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The champagne days are over as firms cut costs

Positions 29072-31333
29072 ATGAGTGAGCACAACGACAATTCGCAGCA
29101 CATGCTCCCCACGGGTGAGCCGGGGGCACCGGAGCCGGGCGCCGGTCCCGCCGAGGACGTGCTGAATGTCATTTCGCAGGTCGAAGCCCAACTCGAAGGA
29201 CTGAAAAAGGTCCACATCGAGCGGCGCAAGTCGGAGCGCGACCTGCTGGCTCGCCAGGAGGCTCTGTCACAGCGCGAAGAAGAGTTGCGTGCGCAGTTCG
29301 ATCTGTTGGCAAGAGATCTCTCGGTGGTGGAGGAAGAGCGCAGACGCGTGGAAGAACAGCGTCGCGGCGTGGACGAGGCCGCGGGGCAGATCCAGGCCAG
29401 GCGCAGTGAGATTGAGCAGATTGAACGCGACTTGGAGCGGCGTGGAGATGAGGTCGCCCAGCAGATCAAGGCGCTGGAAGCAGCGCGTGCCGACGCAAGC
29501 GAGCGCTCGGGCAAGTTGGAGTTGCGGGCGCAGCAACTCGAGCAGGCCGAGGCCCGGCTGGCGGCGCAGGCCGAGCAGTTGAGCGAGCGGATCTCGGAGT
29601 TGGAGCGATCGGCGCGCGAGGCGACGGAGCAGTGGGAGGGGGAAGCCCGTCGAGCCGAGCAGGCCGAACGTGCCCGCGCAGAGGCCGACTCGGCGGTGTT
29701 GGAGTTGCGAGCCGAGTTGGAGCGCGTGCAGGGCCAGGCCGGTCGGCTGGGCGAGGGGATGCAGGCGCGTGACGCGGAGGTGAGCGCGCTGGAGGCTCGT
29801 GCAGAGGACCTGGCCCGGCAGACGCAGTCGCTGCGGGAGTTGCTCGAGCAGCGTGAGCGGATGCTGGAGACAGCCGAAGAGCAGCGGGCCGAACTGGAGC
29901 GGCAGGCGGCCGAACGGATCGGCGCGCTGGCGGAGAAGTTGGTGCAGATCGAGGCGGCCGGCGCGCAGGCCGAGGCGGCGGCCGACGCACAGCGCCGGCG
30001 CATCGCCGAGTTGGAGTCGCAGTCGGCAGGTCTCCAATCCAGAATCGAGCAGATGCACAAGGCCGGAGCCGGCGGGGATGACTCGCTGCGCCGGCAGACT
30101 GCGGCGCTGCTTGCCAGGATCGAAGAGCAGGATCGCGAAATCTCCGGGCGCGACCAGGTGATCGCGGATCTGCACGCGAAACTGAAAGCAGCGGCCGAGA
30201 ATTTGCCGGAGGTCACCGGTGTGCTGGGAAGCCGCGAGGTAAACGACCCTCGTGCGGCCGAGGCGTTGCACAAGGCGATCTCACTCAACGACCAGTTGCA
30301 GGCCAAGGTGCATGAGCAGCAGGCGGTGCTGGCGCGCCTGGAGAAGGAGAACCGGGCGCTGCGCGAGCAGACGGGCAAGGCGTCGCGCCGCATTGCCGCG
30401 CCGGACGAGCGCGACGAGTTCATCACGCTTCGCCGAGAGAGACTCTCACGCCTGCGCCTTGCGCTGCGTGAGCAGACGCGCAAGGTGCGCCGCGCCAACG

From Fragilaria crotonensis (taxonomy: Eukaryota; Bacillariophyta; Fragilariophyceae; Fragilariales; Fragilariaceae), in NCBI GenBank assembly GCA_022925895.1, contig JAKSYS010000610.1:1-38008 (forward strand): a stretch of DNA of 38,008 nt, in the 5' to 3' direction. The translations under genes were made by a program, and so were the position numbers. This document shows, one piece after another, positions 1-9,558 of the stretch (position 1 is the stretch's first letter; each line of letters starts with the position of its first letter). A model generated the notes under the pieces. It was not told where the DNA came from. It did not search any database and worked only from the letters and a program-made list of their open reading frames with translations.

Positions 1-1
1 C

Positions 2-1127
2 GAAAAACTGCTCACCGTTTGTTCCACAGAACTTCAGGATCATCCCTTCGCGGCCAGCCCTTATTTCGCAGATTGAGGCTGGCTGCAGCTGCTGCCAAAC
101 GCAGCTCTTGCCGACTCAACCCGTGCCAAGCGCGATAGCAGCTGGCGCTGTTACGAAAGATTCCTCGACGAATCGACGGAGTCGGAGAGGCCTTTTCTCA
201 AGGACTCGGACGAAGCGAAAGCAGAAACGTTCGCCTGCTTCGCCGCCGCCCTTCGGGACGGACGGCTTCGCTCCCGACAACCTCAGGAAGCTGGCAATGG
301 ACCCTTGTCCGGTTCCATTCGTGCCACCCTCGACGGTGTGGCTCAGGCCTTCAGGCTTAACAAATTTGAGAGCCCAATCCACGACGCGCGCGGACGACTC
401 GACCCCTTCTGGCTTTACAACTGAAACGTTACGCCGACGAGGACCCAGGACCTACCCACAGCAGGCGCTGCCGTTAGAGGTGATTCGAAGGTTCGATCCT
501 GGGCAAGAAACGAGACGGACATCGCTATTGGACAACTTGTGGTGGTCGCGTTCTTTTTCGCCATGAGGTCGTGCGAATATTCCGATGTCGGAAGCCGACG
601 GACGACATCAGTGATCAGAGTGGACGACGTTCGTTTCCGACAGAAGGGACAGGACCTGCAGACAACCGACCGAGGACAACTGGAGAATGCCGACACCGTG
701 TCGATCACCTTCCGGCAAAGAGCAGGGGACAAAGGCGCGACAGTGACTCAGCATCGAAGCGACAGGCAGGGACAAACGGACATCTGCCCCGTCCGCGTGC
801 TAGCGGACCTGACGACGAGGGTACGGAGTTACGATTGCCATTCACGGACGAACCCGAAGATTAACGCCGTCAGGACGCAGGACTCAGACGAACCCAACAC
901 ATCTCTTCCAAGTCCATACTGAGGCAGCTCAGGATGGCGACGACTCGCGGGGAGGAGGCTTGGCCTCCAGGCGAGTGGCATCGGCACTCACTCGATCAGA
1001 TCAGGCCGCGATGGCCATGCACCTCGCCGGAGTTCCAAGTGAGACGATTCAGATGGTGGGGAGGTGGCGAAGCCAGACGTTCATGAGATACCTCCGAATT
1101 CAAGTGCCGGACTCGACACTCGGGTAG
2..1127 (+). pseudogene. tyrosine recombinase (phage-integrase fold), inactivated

ONE OF THE less visible casualties of the credit crunch has been the corporate and press hospitality industry. Legal journalists wistfully recall the days, now gone, in which they were magically whisked away by a fleet of chauffeur-driven cars to take first class transatlantic flights to check out Linklaters&rsquo; New York office or when they had their burgers tossed on to the barbeque by Michelin-starred chef Richard Corrigan on Allen &amp; Overy&rsquo;s terrace at its summer bash.<br /><br />&ldquo;Firms are really trying to play things down,&rdquo; reports James Baxter, editor of Legal Business. When A&amp;O&rsquo;s annual report arrived last year at his office it came with fresh orange juice, croissants and jam courtesy of the law firm giant. It&rsquo;s unlikely there will be such cheery accompaniment this year. Or as Baxter notes: &ldquo;There&rsquo;s no way they&rsquo;re going to get a Michelin chef in this year because they have just got rid of God knows how many partners. The perception would be really bad.&rdquo; Earlier in the year it was reported that A&amp;O planned to axe some 47 partners and almost 200 fee-earners.<br /><br /><strong>YOU THINK TWICE</strong><br />The Royal Bank of Scotland provided a dramatic cautionary tale illustrating the potential for cataclysmic PR when the bailed out bank spent &pound;300,000 of (as nearly every newspaper in the land pointed out) &ldquo;taxpayers&rsquo; money&rdquo; on a luxury corporate hospitality suite at Wimbledon. <br /><br />The legal sector has always been, with rare exceptions, relatively modest in its entertainment spend. &ldquo;Lawyers aren&rsquo;t like bankers,&rdquo; reflects Matthew Rhodes of the legal community website RollOnFriday. &ldquo;They suddenly find themselves earning huge sums of money and are slightly embarrassed about it. You don&rsquo;t find lawyers driving around in their Ferraris, getting tanked on Cristale every night. They just aren&rsquo;t like that.&rdquo; He reckons there is &ldquo;still as much entertaining going on &ndash; but it&rsquo;s being done on a much lower scale&rdquo;.<br /><br />We were never as lavish as the banks in terms of organising events,&rdquo; agrees Dee O&rsquo;Shaughnessy, Lovells&rsquo; corporate hospitality and events manager. She insists that the firm has never spent a huge amount on events and a client survey 18 months ago revealed that clients primarily wanted &ldquo;learning events&rdquo;. The client parties that Lovells does put on have been scaled down. O&rsquo;Shaughnessy points to a recent event at the Royal Exchange. &ldquo;In previous years it would have been a champagne reception and now it&rsquo;s just a drinks reception. Our clients are suffering and we cannot be seen to be spending their money on things which are perceived as &lsquo;jollies&rsquo;.&rdquo; There is, as she puts it, &ldquo;a perception issue&rdquo;.<br /><br />Laura Shumiloff, head of business development at Norton Rose, insists her firm has &ldquo;always taken a conservative attitude towards corporate hospitality&rdquo;. <br /><br />&ldquo;But now I think you&rsquo;ll see from all the firms a need for people to see a concrete return on investment. In current circumstances, you think twice. You think of how it&rsquo;s going to be perceived both by the market and internally.&rdquo;<br /><br />Unsurprisingly, this new age of austerity has had a dire impact on the entertainment and events industry which, reflects Dee O&rsquo;Shaughnessy, is &ldquo;probably bigger than the automotive industry in the UK&rdquo;. <br /><br />Claire Pasquill is sales director of Mask Event and Design Production, which has many law firms on its books. The size and scale of the events industry across Great Britain is &ldquo;utterly enormous&rdquo;, she says. &ldquo;The trouble now is that firms don&rsquo;t want to be seen to be lavish,&rdquo; she continues. &ldquo;They struggle with the fact that if they do things which seem to be obvious, whether they be client or staff events, the press find out and they&rsquo;ll be taken to task.&rdquo;<br /><br /><strong>EXCESSIVE HOSPITALITY</strong><br />Pasquill is hoping to launch a campaign to provide a platform for clients across the industry to talk about the value of events because, as she puts it, at the moment there is &ldquo;a silence&rdquo; about events. &ldquo;A retraction by 20 to 30 per cent across the industry will hit very hard across the country. We want our clients to talk about the benefits. There is a little guy who is being hit here &ndash; the waiters and the chefs who support the industry.&rdquo;<br /><br />That said, some law firms&rsquo; clients believe that this recent show of restraint is long overdue. Paul Gilbert, chief executive of LBC Wise Counsel, reports that &ldquo;excessive hospitality&rdquo; has been much less common in recent months and, in his view, rightly so. &ldquo;I have been uneasy about the way that law firms have been entertaining clients in the past &ndash; as have a number of general counsel,&rdquo; says Gilbert, a former head of legal at United Assurance and Cheltenham &amp; Gloucester. <br /><br /><strong>ASKING FOR TROUBLE</strong><br />When Gilbert was general counsel, he took the view that hospitality was &ldquo;excellent and welcome providing it was proportionate to the activity and to the relationship&rsquo;&rsquo;. In other words, it would be acceptable to &ldquo;share social time together at the theatre or over dinner&rdquo;, he says. &ldquo;But, by the same token if you&rsquo;re going to be flown by private jet to Marseille to watch Rugby World Cup, that&rsquo;s asking for trouble. In better times there has been quite a lot of that and I think many general counsel have found that rather unsettling.&rdquo;<br /><br />Gilbert says that the present economic downturn means there is much more focus on lowering fees and demonstrating value, &ldquo;neither of which is easily supported by a night at the opera&rdquo;. He also reports that in-house lawyers need to be &ldquo;much more circumspect&rdquo; as companies&rsquo; procurement policies increasingly require them to be objective and transparent in their appointment of external lawyers.<br /><br />RollOnFriday&rsquo;s Matt Rhodes offers an alternative view. He takes firms&rsquo; economising with a hefty pinch of salt. &ldquo;Clearly cutting anything other than jobs during a recession has got to be a good thing,&rdquo; he says. &ldquo;However, given the outstanding year that many firms have announced, much of the recent corporate hospitality cutbacks looked to be nothing more than window-dressing.&rdquo;